Morning Meeting (book your place here)

We will be joined by Dr Anna Vaninskaya (University of Edinburgh), author of Fantasies of Time and Death: Dunsany, Eddison, Tolkien (Palgrave Macmillan, 2020); and Marcel Aubron-Bülles, independent scholar and author of The Tolkienist blog.

Afternoon Meeting (book your place here)

We look forward to welcoming Dr Kristine Larsen (Central Connecticut University), who has written extensively about astronomy and science in Tolkien’s works; and James Tauber, who runs the Digital Tolkien Project.

Evening Meeting (book your place here)

In our last meeting of the day we will host Dr Andrew Higgins, co-editor of the extended edition of Tolkien’s A Secret Vice, and an expert on Tolkien’s invented languages; and Dr Una McCormack, New York Times bestselling author, broadcaster, academic.

Join us on the 25th of March and share your own favourite parts of Tolkien’s rich and multi-layered work and world! Here are the links to book again:

Register for the Morning Session 

Register for the Midday Session 

Register for the Evening Session 

Also, keep an eye on our blog – next week we will be releasing videos of Tolkien fans and scholars reading selected extracts that showcase hope and courage in Tolkien’s works in many different languages!

Tolkien Reading Day 2021

The University of Glasgow Centre for Fantasy and the Fantastic is very proud to announce that we have partnered with the Tolkien Society (TS) to host this year’s Tolkien Reading Day!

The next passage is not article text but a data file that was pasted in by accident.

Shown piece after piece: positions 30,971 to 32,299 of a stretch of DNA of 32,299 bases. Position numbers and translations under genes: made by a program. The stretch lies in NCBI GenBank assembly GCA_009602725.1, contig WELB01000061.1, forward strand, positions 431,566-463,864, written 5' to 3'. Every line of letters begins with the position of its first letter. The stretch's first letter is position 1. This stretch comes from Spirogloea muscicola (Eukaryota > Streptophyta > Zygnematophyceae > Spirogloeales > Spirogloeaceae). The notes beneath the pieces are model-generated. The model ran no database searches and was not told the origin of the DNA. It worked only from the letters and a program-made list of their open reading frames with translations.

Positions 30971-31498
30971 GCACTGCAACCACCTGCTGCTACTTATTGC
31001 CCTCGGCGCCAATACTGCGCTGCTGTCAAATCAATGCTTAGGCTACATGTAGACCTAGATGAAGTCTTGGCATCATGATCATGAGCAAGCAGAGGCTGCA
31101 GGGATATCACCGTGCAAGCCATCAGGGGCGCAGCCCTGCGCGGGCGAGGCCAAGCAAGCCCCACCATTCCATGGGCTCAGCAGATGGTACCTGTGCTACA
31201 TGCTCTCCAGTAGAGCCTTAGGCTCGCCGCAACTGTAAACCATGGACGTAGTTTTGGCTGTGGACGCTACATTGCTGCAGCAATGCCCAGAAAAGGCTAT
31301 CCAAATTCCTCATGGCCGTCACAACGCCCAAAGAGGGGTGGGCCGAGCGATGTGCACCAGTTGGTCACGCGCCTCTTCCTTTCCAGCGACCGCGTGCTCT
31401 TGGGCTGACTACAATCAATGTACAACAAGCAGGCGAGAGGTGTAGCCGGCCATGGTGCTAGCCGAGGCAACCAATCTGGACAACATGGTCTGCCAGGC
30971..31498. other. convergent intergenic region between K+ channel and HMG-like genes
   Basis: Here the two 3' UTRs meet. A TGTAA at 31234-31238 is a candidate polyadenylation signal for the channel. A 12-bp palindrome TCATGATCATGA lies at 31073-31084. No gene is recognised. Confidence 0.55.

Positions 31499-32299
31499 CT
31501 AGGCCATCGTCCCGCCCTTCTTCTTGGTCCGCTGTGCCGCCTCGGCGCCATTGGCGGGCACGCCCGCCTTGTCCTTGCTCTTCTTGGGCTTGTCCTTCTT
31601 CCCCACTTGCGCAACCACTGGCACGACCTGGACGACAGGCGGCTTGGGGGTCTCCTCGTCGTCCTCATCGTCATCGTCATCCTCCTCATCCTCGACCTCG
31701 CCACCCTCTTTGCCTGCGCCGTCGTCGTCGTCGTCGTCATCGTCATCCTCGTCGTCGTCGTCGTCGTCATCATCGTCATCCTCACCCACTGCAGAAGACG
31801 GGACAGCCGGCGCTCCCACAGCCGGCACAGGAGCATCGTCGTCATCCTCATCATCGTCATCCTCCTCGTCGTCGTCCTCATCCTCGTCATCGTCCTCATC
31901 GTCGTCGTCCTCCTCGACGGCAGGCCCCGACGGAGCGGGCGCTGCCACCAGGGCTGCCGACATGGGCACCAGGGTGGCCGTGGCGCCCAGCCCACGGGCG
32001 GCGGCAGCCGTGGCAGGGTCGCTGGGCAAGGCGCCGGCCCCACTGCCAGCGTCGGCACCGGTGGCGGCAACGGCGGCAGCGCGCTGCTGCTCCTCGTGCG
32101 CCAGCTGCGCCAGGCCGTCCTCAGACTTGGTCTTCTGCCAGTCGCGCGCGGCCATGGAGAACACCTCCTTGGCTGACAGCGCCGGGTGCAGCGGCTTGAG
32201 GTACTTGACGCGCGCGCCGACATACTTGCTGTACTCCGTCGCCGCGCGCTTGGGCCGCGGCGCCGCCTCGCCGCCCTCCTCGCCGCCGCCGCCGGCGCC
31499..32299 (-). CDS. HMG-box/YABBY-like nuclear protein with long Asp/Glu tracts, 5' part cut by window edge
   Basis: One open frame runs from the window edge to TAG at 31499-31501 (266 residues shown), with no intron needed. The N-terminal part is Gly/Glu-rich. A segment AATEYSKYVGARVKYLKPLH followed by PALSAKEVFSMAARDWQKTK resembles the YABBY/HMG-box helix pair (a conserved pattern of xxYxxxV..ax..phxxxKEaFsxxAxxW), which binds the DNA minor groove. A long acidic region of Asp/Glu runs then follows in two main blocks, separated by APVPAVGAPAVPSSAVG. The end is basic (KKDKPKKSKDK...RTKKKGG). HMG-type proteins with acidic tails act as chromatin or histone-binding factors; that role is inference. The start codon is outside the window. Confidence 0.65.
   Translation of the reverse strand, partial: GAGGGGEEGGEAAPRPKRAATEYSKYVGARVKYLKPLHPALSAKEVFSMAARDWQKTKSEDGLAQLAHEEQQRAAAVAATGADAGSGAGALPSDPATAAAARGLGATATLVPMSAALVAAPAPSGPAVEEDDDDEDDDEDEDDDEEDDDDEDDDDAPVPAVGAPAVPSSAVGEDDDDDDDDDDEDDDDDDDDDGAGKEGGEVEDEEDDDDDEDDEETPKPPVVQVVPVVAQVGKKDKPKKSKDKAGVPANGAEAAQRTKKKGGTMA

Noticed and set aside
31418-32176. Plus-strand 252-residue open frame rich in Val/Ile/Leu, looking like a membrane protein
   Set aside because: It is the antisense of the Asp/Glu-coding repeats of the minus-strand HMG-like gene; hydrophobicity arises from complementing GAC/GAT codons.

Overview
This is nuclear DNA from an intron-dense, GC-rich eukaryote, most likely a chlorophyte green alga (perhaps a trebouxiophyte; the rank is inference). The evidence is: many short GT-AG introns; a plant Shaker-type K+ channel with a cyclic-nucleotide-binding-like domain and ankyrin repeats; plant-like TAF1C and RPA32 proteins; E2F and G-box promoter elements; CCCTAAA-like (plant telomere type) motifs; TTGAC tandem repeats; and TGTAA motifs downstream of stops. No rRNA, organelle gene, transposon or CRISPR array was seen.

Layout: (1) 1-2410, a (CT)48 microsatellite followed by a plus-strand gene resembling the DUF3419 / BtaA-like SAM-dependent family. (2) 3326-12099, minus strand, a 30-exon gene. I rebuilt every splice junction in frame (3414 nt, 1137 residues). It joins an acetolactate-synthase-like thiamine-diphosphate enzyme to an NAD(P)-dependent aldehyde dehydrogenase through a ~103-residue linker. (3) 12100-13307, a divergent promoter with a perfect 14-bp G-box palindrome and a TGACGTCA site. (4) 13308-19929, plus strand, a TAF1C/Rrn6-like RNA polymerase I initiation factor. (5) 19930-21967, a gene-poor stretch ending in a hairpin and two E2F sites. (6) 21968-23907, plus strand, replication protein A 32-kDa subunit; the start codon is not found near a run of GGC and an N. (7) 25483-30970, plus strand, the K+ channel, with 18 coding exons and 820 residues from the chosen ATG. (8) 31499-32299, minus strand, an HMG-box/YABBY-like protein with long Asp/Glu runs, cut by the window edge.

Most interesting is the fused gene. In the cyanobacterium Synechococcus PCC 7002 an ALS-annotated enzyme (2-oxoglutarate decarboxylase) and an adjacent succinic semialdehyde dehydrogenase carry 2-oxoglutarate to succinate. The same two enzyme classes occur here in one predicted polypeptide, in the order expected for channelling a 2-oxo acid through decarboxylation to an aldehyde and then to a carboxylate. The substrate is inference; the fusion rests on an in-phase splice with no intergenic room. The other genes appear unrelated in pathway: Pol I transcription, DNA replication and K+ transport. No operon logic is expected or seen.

Each year, Tolkien Reading Day is held on the 25th of March. The purpose of the event is to encourage fans to celebrate and promote the life and works of J.R.R. Tolkien by reading favourite passages.  

The theme of this year’s Tolkien Reading Day is Hope and Courage. What will you be reading? 

We are working with the Tolkien Society to create engaging and interactive social media throughout March. Then, we will come together on the 25th of March, when the Centre will be hosting three Zoom meetings for readers around the world to share their favourite passages and react to the passages shared by others. 

Does this sound like fun? Do you want to be involved? Here are the best ways to join in the fun: 

Follow the Centre for Fantasy and the Fantastic on FacebookTwitterInstagram, and YouTube and the Tolkien Society on FacebookTwitterInstagram, and YouTube. Watch out for posts throughout the month! 

Share your stories, comments, and photos on any social media platform and use the hashtag #TolkienReadingDay2021. Most of all, we’d love to see videos of you reading! 

If you want to attend a Zoom session on March 25th, we have three opportunities. With sessions in the morning, midday, and evening (UK time), we hope that we can find a time that matches everyone’s time zone. Please use these Eventbrite links to register for your preferred session! (Please note that the times shown on the Eventbrite pages automatically sync to your time zone.) 

Register for the Morning Session 

Register for the Midday Session 

Register for the Evening Session 

For more information about Tolkien Reading Day, you can visit the Tolkien Society Website

The Immanent Grove: Memorialising the achievements of the University of Glasgow’s Fantasy graduates